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Friday, 25 October, 2002, 11:49 GMT 12:49 UK
Brazil's markets recover ahead of election
Billboard promoting Brazilian presidential candidate, Luiz Inacio Lula da Silva
Lula claimed 46% support in the first round of voting

Brazil's financial markets have recovered strongly in the last days ahead of Sunday's decisive second round of the presidential election.

The markets had punished the country's strong support for the left-wing candidate, former trade union leader Luiz Inacio Lula da Silva, by battering Brazil's currency and driving the stock market down.

But in the past week the market has responded positively to Lula's moves to address investors' concerns.

The currency climbed almost 3% on Thursday alone, while the Brazilian stock index has recovered a huge 17.5% over the past five days.

Changing views

If there is one thing that terrifies the world's financial markets, it is a radical left-wing politician who declares he will default on the nation's debt repayments.

Luiz Inacio 'Lula' da Silva
Lula first ran for Brazil's presidency in 1989

That is exactly what Luiz Inacio Lula da Silva did when he first ran for Brazil's presidency in 1989, and the markets have a long memory.

In this campaign, the candidate widely known here simply as Lula has done his best to convince both voters and the business and financial world that he has genuinely moderated his views and shifted towards the centre.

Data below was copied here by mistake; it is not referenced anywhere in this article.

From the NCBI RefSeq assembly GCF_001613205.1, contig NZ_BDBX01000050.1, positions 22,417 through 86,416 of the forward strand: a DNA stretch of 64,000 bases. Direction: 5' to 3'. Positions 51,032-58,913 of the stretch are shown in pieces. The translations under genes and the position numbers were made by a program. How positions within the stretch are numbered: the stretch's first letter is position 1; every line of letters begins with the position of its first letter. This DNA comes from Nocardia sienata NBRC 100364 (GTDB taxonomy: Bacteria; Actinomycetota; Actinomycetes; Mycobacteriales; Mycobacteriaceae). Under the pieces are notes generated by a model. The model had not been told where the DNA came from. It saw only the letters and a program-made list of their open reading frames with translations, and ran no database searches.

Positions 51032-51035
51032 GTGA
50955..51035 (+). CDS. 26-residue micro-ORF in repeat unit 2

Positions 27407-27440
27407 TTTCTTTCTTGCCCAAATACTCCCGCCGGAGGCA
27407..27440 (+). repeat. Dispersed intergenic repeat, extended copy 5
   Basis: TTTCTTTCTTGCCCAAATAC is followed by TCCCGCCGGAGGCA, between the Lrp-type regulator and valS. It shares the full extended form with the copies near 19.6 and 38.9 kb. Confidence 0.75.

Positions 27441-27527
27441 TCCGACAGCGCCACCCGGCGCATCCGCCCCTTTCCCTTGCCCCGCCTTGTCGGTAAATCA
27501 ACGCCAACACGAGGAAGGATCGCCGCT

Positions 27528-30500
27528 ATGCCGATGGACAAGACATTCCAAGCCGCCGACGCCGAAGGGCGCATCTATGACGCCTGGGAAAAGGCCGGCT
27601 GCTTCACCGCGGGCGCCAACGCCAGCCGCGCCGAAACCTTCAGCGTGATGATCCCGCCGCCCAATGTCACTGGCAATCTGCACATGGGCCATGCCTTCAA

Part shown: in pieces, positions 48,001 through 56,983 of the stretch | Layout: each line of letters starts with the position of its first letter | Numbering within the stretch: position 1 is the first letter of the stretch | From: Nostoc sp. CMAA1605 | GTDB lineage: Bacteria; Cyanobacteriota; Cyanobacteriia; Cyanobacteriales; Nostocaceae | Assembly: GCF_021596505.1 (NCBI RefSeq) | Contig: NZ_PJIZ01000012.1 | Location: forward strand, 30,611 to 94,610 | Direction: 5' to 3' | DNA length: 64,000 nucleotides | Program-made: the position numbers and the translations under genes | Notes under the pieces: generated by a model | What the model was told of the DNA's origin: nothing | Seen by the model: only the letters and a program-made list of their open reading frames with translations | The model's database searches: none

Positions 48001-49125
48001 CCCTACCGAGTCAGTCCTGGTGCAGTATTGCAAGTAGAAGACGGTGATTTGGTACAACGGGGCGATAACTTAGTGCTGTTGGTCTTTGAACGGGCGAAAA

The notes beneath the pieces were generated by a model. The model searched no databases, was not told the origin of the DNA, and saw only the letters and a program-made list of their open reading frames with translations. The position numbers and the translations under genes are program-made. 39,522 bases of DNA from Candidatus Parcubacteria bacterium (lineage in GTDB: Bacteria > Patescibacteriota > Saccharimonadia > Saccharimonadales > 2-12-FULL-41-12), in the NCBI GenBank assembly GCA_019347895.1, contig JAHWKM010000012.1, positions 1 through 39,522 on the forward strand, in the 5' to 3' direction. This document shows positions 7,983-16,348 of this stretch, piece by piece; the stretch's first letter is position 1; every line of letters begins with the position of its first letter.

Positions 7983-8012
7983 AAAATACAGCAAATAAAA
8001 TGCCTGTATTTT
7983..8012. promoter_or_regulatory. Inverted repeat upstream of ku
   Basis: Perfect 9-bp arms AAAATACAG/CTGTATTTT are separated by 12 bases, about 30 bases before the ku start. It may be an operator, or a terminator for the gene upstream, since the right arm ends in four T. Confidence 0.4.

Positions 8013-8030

Calming nerves

At the start of the campaign, few traders believed it.

Every time Lula rose in the polls, the markets punished the country by chopping down the value of the currency and fleeing Brazilian stock markets.

By the time Lula claimed 46% support in the first round of voting, the currency had lost a massive 40% against the US dollar.

To calm nerves, Lula promised he would announce his economic team quickly after an election victory, and the people tipped for the jobs seem to be market friendly.

Lula's Workers Party has also launched a joint initiative with business leaders to revitalise Sao Paulo's stock market.

The markets welcomed the move.

Stock analysts say that is a clear sign of a growing belief that perhaps the once growling trade union bulldog has indeed changed.

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 ON THIS STORY
Investment manager, Roger Nightingale
"The market rally...certainly doesn't signify that it's happy about (Lula) coming to power"

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See also:

24 Oct 02 | Business
14 Oct 02 | Business
14 Oct 02 | Business
27 Sep 02 | Business
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